A descriptive analysis of non-Cochrane child-relevant systematic reviews published in 2014

Michelle Gates, Sarah A. Elliott, Cydney Johnson, Denise Thomson, Katrina Williams, Ricardo M. Fernandes, Lisa Hartling

Research output: Contribution to journalArticleResearchpeer-review

Abstract

Background: Consumers, clinicians, policymakers and researchers require high quality evidence to guide decision-making in child health. Though Cochrane systematic reviews (SRs) are a well-established source of evidence, little is known about the characteristics of non-Cochrane child-relevant SRs. To complement published descriptions of Cochrane SRs, we aimed to characterize the epidemiologic, methodological, and reporting qualities of non-Cochrane child-relevant SRs published in 2014. Methods: English-language child-relevant SRs of quantitative primary research published outside the Cochrane Library in 2014 were eligible for this descriptive analysis. A research librarian searched MEDLINE, CINAHL, Web of Science, and PubMed in August 2015. A single reviewer screened articles for inclusion; a second verified the excluded studies. Reviewers extracted: general characteristics of the review; included study characteristics; methodological approaches. We performed univariate analyses and presented the findings narratively. Results: We identified 1598 child-relevant SRs containing a median (IQR) 19 (11, 33) studies. These originated primarily from high-income countries (n = 1247, 78.0%) and spanned 47 of the 53 Cochrane Review Groups. Most synthesized therapeutic (n = 753, 47.1%) or epidemiologic (n = 701, 43.8%) evidence. Though 39.3% (n = 628) of SRs included evidence related to children only, few were published in pediatric-specific journals (n = 283, 17.7%). Reporting quality seemed poor based on the items we assessed; few reviews mentioned an a-priori protocol (n = 246, 15.4%) or registration (n = 111, 6.9%), and only 23.4% (n = 374) specified a primary outcome. Many SRs relied solely on evidence from non-RCTs (n = 796, 49.8%). Less than two-thirds (n = 953, 59.6%) appraised the quality of included studies and assessments of the certainty of the body of evidence were rare (n = 102, 6.4%). Conclusions: Child-relevant Cochrane SRs are a known source of high quality evidence in pediatrics. There exists, however, an abundance of evidence from non-Cochrane SRs that may be complementary. Our findings show that high-quality non-Cochrane SRs may not be practical nor easy for knowledge users to find. Improvements are needed to ensure that evidence syntheses published outside of the Cochrane Library adhere to the high standard of conduct and reporting characteristic of Cochrane SRs.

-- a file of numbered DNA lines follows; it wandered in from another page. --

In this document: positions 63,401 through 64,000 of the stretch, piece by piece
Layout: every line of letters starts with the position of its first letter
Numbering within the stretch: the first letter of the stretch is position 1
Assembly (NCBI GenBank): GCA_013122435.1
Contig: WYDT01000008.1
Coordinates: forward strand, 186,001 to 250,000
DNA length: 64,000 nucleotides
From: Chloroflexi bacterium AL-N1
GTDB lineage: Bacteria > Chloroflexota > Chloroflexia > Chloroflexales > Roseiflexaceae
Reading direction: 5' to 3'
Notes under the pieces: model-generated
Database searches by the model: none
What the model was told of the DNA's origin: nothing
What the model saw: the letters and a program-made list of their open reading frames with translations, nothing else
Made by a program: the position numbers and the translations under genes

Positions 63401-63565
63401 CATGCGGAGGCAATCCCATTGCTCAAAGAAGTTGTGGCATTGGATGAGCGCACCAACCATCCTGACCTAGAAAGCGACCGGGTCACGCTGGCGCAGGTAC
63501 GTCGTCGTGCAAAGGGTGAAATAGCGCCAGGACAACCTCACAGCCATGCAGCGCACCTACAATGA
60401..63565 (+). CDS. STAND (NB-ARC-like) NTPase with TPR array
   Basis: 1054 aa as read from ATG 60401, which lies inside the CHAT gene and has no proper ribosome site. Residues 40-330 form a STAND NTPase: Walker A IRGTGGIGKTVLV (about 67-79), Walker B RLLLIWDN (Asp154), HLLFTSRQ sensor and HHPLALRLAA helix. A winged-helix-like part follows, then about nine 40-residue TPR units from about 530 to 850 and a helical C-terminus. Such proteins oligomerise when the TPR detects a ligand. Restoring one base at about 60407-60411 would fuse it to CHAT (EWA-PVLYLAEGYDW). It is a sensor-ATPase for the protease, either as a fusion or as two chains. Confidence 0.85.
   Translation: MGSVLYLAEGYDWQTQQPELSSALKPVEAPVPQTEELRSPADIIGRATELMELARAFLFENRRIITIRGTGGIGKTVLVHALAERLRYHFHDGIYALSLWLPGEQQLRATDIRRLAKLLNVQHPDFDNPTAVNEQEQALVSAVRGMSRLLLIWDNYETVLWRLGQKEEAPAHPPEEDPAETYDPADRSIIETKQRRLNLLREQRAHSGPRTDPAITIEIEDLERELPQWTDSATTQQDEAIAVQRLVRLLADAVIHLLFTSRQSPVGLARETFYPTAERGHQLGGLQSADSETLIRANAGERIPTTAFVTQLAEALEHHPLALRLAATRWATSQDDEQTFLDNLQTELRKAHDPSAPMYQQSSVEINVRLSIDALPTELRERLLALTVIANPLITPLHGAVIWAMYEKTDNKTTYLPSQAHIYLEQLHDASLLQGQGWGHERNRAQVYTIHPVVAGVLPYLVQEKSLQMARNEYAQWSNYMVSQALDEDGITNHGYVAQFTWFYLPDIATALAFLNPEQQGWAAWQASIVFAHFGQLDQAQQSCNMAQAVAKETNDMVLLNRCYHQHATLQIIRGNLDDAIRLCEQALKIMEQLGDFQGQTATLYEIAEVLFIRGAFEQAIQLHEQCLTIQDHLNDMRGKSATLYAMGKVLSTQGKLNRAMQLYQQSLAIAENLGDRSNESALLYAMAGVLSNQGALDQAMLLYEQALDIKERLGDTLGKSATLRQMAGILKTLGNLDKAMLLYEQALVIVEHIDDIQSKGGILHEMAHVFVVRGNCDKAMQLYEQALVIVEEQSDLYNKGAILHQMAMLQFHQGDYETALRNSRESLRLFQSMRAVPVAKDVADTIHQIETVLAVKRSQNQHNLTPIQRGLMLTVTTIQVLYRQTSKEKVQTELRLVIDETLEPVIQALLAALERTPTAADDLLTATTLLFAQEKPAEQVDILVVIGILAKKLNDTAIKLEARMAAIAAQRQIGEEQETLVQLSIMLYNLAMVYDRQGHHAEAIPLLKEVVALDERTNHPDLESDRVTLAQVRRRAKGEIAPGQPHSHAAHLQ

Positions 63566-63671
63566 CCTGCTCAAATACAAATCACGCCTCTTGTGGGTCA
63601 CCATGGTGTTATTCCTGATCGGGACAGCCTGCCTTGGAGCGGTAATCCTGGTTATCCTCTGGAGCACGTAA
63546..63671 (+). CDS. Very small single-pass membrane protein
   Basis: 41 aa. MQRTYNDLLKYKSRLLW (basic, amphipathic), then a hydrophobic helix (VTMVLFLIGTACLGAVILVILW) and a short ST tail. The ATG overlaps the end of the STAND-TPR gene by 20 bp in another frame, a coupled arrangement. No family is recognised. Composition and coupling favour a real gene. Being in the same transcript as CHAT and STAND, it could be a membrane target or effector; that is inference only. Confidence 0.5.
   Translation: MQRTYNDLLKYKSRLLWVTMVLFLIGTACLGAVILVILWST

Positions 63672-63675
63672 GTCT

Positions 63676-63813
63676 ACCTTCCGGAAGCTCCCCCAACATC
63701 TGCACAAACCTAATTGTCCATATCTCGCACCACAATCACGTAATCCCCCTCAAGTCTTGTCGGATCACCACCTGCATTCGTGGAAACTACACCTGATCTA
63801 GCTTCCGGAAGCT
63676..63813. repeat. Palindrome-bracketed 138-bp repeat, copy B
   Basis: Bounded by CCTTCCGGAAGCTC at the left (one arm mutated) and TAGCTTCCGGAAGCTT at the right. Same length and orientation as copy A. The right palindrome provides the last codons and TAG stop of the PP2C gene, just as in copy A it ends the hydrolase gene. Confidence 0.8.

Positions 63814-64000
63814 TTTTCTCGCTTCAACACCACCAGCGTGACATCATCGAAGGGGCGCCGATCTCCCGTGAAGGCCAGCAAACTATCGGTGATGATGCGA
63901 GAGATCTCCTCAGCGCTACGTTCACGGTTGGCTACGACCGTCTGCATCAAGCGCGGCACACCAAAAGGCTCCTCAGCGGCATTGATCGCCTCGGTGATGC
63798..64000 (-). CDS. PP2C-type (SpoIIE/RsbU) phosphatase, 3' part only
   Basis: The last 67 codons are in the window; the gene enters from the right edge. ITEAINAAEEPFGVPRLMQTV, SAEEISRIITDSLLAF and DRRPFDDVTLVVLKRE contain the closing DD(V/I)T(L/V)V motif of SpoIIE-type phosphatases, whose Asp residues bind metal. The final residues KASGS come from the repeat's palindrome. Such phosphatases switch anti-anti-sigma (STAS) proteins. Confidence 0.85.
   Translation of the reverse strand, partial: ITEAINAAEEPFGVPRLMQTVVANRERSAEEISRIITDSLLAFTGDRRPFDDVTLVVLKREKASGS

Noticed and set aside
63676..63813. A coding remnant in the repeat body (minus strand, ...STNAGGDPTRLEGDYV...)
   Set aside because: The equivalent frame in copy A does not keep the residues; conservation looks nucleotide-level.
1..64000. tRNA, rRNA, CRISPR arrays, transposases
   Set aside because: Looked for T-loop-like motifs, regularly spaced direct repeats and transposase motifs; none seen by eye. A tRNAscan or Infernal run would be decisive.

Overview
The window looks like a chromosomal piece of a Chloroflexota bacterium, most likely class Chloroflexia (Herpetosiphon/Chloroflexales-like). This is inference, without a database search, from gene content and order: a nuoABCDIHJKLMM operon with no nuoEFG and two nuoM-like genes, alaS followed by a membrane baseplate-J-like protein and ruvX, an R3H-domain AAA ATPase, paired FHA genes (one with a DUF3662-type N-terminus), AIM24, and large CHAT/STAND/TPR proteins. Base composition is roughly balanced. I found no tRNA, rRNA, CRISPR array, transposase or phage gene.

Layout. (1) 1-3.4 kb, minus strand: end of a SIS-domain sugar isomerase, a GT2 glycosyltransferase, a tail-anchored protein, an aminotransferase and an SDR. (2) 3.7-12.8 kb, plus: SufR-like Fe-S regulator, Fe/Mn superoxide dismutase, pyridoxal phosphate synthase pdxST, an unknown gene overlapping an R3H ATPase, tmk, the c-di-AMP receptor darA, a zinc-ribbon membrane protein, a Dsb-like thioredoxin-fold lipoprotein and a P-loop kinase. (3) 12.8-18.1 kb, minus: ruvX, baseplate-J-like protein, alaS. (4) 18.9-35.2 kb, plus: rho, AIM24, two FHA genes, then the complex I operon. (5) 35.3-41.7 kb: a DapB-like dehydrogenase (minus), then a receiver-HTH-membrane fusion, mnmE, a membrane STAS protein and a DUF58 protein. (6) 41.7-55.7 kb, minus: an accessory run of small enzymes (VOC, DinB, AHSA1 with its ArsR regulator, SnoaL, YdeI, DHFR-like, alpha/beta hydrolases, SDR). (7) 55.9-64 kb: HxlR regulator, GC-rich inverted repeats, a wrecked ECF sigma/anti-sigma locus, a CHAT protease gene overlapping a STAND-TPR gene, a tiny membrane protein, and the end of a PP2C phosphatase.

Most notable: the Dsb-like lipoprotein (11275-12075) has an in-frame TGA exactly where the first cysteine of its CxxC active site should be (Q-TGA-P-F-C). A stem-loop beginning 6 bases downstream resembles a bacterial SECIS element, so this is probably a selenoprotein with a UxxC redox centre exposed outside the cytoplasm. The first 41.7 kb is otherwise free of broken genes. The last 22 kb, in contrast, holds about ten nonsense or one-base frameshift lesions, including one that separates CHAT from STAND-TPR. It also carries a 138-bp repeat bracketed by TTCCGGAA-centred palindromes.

Original languageEnglish
Article number99
Number of pages10
JournalBMC Medical Research Methodology
Volume18
Issue number1
DOIs
Publication statusPublished - 1 Oct 2018
Externally publishedYes

Keywords

  • Child
  • Methods
  • Pediatrics
  • Systematic review

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